It might seem surprising to study the perforating veins before describing the veins of the long saphenous territory, but this approach is based on comparison of anatomical and functional data. It is therefore, logical to present the perforating veins just after studying the saphenofemoral junction, which actually corresponds to the most proximally situated principal perforating vein.
As their name suggests, perforating veins, which ensure communication between superficial veins and the deep network, perforate the muscular aponeurosis. Just like the saphenous veins or pelvic veins, each of these perforating veins can constitute a pathway of reflux from the deep network to the superficial network.
There are numerous perforating veins: 80 to 140 in each lower limb. Their diameter does not normally exceed 2 mm. They possess at least two bicuspid valves, situated in the sub-aponeurotic portion of their course.
Ultrasonography only visualizes perforating veins greater than 2 mm in diameter. However, it is essential to remember that this possible increase in caliber does not necessarily indicate incompetence of the perforating vein.
As the ultrasonographic image is primarily dynamic, these vessels have a variable ultrasonographic appearance. The perforating vein is sometimes visualized over its entire course, plunging into a muscle or traveling along the edge of the muscle (Figure 46). More generally, it can be seen on several transverse sections during scanning of the transducer.
Perforating veins on ultrasonography (transverse section of the leg).
Perforating veins may have multiple branches. For example, a superficial vein is sometimes connected to two deep venous trunks (Figure 47).
Multibranched perforating vein: connection with two deep trunks.
- Vein of the superficial network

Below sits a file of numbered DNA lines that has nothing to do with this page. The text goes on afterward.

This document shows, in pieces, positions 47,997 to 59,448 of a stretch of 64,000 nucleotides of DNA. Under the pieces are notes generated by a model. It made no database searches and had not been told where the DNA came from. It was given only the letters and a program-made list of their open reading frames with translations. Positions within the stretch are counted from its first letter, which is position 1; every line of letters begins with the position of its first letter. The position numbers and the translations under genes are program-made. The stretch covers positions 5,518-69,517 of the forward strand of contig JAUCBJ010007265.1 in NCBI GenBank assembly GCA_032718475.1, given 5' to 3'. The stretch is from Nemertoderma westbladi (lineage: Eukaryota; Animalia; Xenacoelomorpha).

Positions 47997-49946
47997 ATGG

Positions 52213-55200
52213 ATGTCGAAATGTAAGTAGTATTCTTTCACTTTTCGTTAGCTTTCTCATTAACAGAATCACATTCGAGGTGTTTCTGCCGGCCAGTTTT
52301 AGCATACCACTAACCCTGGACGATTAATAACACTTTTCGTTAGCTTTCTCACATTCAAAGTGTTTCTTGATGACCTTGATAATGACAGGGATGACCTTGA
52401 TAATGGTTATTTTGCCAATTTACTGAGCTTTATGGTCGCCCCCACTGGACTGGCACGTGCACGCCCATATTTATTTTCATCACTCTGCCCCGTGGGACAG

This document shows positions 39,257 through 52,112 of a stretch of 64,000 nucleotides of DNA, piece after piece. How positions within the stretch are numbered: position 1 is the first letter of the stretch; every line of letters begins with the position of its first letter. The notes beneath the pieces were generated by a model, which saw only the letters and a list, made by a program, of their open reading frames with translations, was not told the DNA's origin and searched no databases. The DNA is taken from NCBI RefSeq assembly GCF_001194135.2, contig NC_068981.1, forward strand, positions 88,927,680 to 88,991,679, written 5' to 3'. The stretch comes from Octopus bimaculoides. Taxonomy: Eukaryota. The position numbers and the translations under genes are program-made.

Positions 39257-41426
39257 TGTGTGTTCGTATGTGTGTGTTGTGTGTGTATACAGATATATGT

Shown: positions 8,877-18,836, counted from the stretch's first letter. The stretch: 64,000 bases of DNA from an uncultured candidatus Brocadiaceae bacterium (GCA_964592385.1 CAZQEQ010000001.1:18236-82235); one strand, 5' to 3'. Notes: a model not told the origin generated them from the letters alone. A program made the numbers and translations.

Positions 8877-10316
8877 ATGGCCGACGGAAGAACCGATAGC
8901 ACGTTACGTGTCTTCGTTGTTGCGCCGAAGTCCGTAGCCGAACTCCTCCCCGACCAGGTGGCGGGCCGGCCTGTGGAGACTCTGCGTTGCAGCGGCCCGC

- Vein of the deep network
- Intramuscular vein
Inversely, a deep venous trunk can communicate with two superficial veins (Figure 48). Furthermore, longitudinal intramuscular anastomoses are sometimes established between the various perforating veins. The complexity of these connections easily accounts for the difficulties encountered in classical perforating vein surgery.
Multibranched perforating vein: connection with two superficial veins.
Finally, some perforating veins ascend inside the muscle. Ascending reflux could therefore occur in the case of excess pressure in the deep venous network. An overload of the intradermal network will be reflected by varicosities situated over the anastomosis of this perforating vein. In general, these varicosities are centered around their feeding vein, usually a subcutaneous venule. However, they can sometimes be supplied by a descending perforating vein, in which case the varicosities will converge upwards, or by an ascending perforating vein, in which case the varicosities will converge downwards (Figure 49).
Ascending perforating vein.
- Long saphenous vein
- Intramuscular vein
Davy A. L’anatomie normale des membres inférieurs, in “Les Varices”. Expansion Scientifique Française, Paris, 1974.
Gillot Cl. Anatomie chirurgicale des perforantes de la jambe. Phlébologie 1987, 40, 3 : 563-74.
May R., Partsch H., Staubesand J. Venae perforantes. Urban und Schwarzenberg, München 1981.